Motivating employees is, in a word, complicated—especially in the modern world. I can’t tell you how often in my work as a performance coach I deal with business owners who are frustrated by their inability to properly motivate their employees to perform and to adhere to their company’s culture. The generation gap is often labeled as the culprit, but in essence, it all comes down to communication—or lack thereof. Good communication leads to good results, but good communication isn’t that easy to execute.
As a business coach, I’ve found that feedback—that catch-all corporate term—is the only way most leaders know how to motivate. A recent Harvard Business Review article shares research suggesting that simply telling people what we think of their performance and how they can do it better doesn’t work. For one, we’re not always reliable raters. And believe it or not, criticism inhibits the brain’s ability to learn. Criticism levied at the right time can be effective, but every time is not the right time.
So how does one effectively use feedback to motivate? Get back to basics—psychology basics. To understand your employees and get them to do what you want, you need to know how they think. The following psychological principles of learning can offer guidance.
Recognize and Reinforce
Instead of telling employees what they are doing wrong, try telling them what they are doing right. Identify the right behaviors, then look for them. When you “catch” an employee doing a good job, praise them. Positive reinforcement is an incredibly powerful tool and we all need it regardless of our age.
Timing Is Essential
When you are teaching a behavior, you must use reinforcement to shape the nuances of the behavior. This is where timing matters most. Once your employees have achieved the desired behavior, you should still reinforce it—you just have to be less predictable about it. Put these employees on an intermittent reinforcement schedule to keep them wanting more. It’s like a slot machine in Vegas. If you lost your money every time you pulled the lever, you’d stop playing. But that one successful pull? That’s what keeps people coming back for more.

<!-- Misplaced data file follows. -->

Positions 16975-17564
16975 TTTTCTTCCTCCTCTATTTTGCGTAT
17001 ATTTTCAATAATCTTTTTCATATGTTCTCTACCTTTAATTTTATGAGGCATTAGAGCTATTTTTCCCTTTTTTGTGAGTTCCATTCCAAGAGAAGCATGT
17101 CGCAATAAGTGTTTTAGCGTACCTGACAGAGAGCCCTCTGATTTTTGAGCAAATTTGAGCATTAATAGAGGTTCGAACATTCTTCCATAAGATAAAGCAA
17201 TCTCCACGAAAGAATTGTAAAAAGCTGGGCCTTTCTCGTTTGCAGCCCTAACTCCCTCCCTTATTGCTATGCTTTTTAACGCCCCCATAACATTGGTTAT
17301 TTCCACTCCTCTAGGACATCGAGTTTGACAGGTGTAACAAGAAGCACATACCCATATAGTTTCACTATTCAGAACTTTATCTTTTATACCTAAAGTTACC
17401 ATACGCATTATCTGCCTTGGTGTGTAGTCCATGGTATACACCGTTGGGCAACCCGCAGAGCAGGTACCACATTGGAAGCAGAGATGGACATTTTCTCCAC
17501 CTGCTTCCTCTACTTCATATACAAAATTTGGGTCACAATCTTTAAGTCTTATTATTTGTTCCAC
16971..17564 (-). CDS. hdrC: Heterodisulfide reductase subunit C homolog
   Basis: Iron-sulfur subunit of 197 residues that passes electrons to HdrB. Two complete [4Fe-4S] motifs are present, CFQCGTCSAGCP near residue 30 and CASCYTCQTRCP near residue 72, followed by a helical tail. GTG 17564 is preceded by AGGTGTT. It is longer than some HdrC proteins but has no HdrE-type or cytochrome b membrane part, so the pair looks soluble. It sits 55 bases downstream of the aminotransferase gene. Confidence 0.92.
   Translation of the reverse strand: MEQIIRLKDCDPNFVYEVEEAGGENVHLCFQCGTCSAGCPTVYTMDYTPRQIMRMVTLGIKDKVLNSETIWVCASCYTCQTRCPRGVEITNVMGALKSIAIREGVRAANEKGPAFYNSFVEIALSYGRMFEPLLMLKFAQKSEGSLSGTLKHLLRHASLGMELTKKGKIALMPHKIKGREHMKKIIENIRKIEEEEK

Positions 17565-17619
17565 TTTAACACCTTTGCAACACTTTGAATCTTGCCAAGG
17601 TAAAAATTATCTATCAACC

Consequences Control Behavior
Employees that are positively reinforced will likely engage in the same behavior again. Reinforcement strengthens and maintains a behavior. Reinforcement can also be used to eliminate poor or unwanted behaviors. Again, think about a child who’s starved for attention and acting up. Ignoring that child will eventually stop them from making a scene every time they want to be heard. Similarly, ignoring unwanted behaviors (when coupled with reinforcing positive ones) will eventually eliminate those unwanted behaviors in your employees.
Identify What Matters
One of the biggest mistakes that leaders make is not taking the time to find out what matters to their employees. Each individual’s definition of what reinforces them may be different. “Compensation” might not mean the same thing to you as it does to your employees. Some people desire self-satisfaction (like positive reinforcement) and some prefer external motivators. Find out how your employees prefer to be rewarded before you reward them. Try giving them choices—like more time off, a raise, a title change, etc.—and see what they say.
Social Learning Theory
We learn more by observing and modeling behavior than anything else. We adopt model behavior if we value the person doing it. Employees that respect you will want to do the things that you do, the way you do them. This is why mentoring is such a powerful learning technique. Show your employees how you work instead of telling them.
Complex Behavior Is Simple Behaviors Combined
You can’t explain all of your company’s procedures and culture in an employee handbook that ends up collecting dust after day one on the job. How you do things may be complex, but how you do things is essentially a combination of smaller, simpler behaviors. Break down the individual parts of the performance you want and teach them one at a time. Before long, all the parts will come together.
Motivating your employees is never easy, but it’s not because they’re lazy or disinterested. It’s because you haven’t struck the right cord to stimulate their personalities. Using the psychology basics above will help you get in tune with your employees—and ultimately help you boost your company’s bottom line.
Looking to motivate your team but not sure where to start? Contact FPMG today to schedule a consultation with our experienced business performance coach.